First Whitlam ministry

The first Whitlam Ministry (Labor) was the 47th ministry of the Government of Australia. Often known as the "two-man Ministry" or the "Duumvirate", it was led by the country's 21st Prime Minister, Gough Whitlam. The first Whitlam ministry succeeded the McMahon Ministry, which dissolved on 5 December 1972 following the federal election that took place on 2 December which saw Labor defeat William McMahon's LiberalCountry Coalition. The ministry was replaced by the second Whitlam ministry on 19 December 1972.[1]

First Whitlam Ministry
Flag of Australia.svg
47th Ministry of Australia
First Whitlam Ministry.jpg
The First Whitlam Ministry being sworn in by Governor-General Sir Paul Hasluck
Date formed5 December 1972
Date dissolved19 December 1972
People and organisations
MonarchElizabeth II
Governor-GeneralSir Paul Hasluck
Prime MinisterGough Whitlam
Deputy Prime MinisterLance Barnard
No. of ministers2
Member partyLabor
Status in legislatureMajority government
Opposition partyLiberal
Election(s)2 December 1972
Legislature term(s)28th
PredecessorMcMahon Ministry
SuccessorSecond Whitlam ministry

Whitlam had just led the Australian Labor Party to victory after 23 years of Coalition rule. Historically, when Labor won government, the caucus elected the members of the ministry, with Labor Prime Ministers only having the right to allocate portfolios. Although Labor's victory was beyond doubt, counting was scheduled to continue until 15 December, two weeks after the 2 December election.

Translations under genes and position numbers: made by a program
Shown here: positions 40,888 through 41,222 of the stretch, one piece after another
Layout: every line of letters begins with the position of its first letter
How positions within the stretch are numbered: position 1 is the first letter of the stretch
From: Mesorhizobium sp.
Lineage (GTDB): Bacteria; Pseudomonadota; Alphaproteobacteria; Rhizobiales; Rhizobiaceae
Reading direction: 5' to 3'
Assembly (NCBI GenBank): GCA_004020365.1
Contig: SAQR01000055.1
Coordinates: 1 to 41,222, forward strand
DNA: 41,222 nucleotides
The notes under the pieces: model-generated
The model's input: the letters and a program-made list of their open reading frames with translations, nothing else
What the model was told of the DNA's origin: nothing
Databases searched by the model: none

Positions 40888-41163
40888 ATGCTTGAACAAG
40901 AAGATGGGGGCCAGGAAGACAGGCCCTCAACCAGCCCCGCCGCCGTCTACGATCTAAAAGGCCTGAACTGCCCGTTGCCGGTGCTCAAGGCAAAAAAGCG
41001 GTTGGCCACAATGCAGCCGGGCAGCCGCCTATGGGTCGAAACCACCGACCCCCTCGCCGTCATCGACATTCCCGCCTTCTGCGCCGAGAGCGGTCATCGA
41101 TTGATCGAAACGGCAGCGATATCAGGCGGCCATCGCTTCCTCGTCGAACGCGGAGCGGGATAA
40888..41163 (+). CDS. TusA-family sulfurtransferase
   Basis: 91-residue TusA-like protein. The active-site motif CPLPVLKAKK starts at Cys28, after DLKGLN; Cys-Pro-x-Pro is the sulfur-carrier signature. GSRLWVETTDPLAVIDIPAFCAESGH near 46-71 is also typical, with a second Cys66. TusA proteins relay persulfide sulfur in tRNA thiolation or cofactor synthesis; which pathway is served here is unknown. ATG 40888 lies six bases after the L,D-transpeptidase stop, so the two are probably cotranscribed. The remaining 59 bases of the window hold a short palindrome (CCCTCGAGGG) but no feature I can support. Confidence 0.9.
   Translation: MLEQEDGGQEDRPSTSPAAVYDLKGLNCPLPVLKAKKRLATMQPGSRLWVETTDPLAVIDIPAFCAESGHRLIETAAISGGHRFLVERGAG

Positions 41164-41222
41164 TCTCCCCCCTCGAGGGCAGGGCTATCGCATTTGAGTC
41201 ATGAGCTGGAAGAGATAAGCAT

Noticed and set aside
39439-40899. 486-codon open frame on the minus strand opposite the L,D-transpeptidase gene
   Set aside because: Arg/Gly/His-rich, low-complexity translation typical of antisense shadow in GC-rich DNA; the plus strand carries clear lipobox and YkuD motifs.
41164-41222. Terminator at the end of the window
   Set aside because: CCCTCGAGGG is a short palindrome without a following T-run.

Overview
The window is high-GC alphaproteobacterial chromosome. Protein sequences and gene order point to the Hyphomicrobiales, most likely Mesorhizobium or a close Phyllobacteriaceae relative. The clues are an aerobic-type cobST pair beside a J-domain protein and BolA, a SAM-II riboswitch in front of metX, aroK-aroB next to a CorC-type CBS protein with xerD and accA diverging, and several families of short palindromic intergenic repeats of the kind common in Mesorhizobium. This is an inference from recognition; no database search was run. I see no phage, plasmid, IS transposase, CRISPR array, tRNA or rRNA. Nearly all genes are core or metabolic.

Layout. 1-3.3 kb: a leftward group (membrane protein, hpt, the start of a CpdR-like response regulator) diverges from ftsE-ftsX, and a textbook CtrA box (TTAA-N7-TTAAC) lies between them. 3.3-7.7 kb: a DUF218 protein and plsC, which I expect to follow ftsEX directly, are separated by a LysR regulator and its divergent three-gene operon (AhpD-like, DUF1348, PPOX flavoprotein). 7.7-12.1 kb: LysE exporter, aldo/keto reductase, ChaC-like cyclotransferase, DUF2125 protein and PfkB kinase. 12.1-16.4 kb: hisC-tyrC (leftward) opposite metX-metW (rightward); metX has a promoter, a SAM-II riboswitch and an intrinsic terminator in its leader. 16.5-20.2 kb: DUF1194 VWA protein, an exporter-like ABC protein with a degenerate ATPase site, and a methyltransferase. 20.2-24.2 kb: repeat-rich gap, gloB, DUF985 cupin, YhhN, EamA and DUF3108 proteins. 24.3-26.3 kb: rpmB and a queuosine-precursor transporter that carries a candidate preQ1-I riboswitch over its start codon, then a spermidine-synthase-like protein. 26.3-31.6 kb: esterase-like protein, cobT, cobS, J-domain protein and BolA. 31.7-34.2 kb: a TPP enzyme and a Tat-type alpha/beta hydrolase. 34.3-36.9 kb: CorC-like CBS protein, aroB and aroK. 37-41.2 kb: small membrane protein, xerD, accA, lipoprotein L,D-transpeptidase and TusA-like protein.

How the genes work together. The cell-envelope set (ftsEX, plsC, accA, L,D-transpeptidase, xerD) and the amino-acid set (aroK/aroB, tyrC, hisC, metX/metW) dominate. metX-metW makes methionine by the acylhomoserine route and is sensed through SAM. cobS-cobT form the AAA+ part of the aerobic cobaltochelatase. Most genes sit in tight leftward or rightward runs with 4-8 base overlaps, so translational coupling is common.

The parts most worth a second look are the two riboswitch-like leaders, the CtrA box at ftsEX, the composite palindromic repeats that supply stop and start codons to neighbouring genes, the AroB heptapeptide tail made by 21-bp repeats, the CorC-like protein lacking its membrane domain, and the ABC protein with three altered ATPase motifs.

In accordance with longstanding Australian constitutional practice, the outgoing Prime Minister, William McMahon, advised the Governor-General, Sir Paul Hasluck, that he was no longer in a position to govern. Whitlam then advised Hasluck that he could form a government with his new majority. Normally, McMahon would have stayed on as a caretaker until the final results were known. However, Whitlam was unwilling to wait that long. Accordingly, soon after advising Hasluck that he could form a government, Whitlam had himself and his deputy leader, Lance Barnard, sworn in as an interim two-man government until the full ministry could be chosen. For the next two weeks, Whitlam and Barnard held 27 portfolios between them. It is the smallest ministry in Australian history.

Whitlam, who died in 2014, was the last surviving member of the first Whitlam ministry, having outlived Barnard by 17 years.


The duumvirate made 40 significant decisions in its brief tenure, including the immediate release of all draft resisters, the removal of troops from Vietnam and the recognition of Communist China. [2]


Party Minister Portrait Portfolio
  Labor Hon Gough Whitlam QC

MP for Werriwa

  Hon Lance Barnard

MP for Bass


See alsoEdit


  1. ^ "Ministries and Cabinets". Parliamentary Handbook. Parliament of Australia. Archived from the original on 8 October 2012. Retrieved 17 September 2010.
  2. ^[bare URL]